RTÉ Rugby Crosses Stream Threshold

The number of people who watched last week’s win for Ireland over Russia at the Rugby World Cup via a live stream was the same as the average number who watched the programme on TV.

Given the timing with an 1115 kick off on a working and school day, in a game Ireland were expected to win, it is not a surprise that the number dipped considerably from the weekend highs of the two previous games.

It is in the way in which we are watching though that you can see the greatest amount of change.

For the opening win over Scotland, there were 127,000 live streams on the RTÉ Player and an average audience on TV of 640,000 with a peak of 937,600.

For the Japan game, the number of streams rose to 192,000. The average TV audience dipped to 622,000 and the peak to 893,000.

Now for Russia, the number of streams soared again to 308,000, matching eyeball for eyeball the average number of those who watched with a peak of 559,000.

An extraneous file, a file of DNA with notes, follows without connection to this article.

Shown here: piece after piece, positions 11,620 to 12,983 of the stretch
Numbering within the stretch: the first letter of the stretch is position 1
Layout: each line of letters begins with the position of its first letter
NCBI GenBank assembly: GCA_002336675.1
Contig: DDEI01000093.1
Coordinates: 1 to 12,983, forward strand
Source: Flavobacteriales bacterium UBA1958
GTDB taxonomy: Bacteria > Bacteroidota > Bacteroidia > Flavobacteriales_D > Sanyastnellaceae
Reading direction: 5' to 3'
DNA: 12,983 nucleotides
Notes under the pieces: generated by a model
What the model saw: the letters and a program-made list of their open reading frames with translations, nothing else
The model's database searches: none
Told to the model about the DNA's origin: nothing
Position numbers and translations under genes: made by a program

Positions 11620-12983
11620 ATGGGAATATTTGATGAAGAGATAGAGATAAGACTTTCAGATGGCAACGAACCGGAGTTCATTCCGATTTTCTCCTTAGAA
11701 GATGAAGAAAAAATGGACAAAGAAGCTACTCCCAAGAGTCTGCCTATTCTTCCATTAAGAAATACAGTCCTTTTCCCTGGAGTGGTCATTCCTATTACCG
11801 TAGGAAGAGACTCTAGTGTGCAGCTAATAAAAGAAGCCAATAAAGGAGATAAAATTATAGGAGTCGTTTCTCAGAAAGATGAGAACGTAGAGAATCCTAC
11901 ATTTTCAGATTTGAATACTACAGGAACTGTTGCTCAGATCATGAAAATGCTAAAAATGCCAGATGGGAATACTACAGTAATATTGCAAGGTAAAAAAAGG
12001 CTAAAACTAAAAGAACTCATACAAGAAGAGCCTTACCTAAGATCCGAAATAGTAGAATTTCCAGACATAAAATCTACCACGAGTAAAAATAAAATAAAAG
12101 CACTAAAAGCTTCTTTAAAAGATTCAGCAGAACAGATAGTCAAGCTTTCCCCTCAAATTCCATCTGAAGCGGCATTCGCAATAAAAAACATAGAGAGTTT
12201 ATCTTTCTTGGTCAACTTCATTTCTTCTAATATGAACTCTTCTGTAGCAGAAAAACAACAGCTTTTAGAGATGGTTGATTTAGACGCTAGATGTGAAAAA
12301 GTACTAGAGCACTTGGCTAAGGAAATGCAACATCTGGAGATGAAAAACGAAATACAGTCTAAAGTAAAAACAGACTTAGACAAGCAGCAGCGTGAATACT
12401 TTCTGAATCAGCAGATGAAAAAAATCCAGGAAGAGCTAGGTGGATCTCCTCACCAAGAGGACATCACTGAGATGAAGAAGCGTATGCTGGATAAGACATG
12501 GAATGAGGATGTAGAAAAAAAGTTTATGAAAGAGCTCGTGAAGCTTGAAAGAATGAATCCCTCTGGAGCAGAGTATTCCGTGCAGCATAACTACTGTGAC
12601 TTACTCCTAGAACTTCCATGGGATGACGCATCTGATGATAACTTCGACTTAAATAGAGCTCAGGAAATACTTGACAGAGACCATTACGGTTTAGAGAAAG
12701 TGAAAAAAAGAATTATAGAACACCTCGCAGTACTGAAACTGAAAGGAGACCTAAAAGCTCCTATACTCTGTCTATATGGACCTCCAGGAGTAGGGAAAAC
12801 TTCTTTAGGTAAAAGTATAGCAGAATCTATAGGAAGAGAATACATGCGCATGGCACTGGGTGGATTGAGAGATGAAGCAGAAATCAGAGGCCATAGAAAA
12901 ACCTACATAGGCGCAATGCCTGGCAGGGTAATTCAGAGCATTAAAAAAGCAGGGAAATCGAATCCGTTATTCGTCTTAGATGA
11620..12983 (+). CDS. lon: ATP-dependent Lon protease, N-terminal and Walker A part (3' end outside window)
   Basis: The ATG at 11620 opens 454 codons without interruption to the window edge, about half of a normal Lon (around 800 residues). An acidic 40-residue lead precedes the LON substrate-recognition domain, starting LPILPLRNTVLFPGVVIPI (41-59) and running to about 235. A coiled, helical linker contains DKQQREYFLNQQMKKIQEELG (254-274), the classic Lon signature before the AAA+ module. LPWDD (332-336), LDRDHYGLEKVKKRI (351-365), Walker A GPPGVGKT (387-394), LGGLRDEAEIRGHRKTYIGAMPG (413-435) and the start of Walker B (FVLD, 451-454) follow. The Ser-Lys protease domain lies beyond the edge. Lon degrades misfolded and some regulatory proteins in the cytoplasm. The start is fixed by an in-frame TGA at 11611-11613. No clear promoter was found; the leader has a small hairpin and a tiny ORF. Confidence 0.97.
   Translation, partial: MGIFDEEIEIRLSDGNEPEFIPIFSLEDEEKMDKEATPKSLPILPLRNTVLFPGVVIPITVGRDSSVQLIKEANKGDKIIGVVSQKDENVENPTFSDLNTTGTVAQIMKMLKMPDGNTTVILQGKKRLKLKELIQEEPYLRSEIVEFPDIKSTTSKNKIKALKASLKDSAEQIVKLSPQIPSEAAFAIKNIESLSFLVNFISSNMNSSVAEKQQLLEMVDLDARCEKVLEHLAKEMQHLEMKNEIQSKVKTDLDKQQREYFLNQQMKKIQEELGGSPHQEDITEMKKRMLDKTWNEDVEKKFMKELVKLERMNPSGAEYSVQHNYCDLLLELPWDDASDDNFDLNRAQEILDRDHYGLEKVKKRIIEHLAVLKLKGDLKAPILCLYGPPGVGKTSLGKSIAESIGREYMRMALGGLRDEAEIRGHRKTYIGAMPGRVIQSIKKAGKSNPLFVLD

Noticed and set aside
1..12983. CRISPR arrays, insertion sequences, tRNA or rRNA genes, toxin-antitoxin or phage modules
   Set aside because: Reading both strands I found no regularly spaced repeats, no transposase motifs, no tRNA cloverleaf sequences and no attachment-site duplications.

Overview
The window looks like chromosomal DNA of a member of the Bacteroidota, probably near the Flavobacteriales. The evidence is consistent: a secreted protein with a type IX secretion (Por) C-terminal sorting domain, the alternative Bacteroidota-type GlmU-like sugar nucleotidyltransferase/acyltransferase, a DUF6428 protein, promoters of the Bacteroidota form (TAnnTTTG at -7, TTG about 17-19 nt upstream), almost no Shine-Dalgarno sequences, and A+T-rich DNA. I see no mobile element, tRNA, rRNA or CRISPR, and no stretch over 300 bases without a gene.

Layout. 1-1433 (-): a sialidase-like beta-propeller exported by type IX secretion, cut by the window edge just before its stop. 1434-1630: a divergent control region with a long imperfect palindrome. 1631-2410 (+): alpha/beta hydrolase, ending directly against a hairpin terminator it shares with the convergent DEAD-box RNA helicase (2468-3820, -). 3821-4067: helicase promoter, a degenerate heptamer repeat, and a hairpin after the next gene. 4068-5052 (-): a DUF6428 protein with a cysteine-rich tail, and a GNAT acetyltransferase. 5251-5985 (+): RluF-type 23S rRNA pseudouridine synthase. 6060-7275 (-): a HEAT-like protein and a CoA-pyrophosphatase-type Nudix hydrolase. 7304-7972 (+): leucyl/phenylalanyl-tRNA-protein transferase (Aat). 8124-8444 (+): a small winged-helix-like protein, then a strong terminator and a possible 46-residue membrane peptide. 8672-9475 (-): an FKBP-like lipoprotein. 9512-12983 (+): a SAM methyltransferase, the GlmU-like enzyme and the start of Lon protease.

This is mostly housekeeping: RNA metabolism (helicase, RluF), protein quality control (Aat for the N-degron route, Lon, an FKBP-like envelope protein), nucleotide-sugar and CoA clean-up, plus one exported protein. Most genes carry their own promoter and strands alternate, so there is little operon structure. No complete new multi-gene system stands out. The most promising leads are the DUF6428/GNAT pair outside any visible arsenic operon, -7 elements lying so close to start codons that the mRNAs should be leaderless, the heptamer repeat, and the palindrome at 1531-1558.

Those streaming figures represent step changes of 51 per cent and 60 per cent in the space of less than two weeks.

The numbers will rise again for the big box when the Ireland match schedule reverts to weekends for sure this coming Saturday and then hopefully the following weekend as well.

Once people have seen though that is is perfectly acceptable to watch a game on your computer or on your phone, that is a rubicon moment.

Younger generations who consume the majority of their content on smaller screens reached that conclusion a long time ago with the advent of smartphones and improvements in technology. Now older groups are catching up.

There will always be the social and the communal thrill of watching a game as one with family, friends or even complete strangers. The success of Italia ’90 as a seminal moment in Irish history was down to us all watching Bill O’Herlihy and Eamon Dunphy at the same time and in groups.

That level of communality may not come back again, which is a shame in many ways but the price we pay for being ever more connected at the same time as becoming ever more self-reliant.

Last Thursday, the events that unfolded on a Japanese Rugby pitch may be seen as an important moment in that transition.

Image Credit: Inpho.ie, Dan Sheridan

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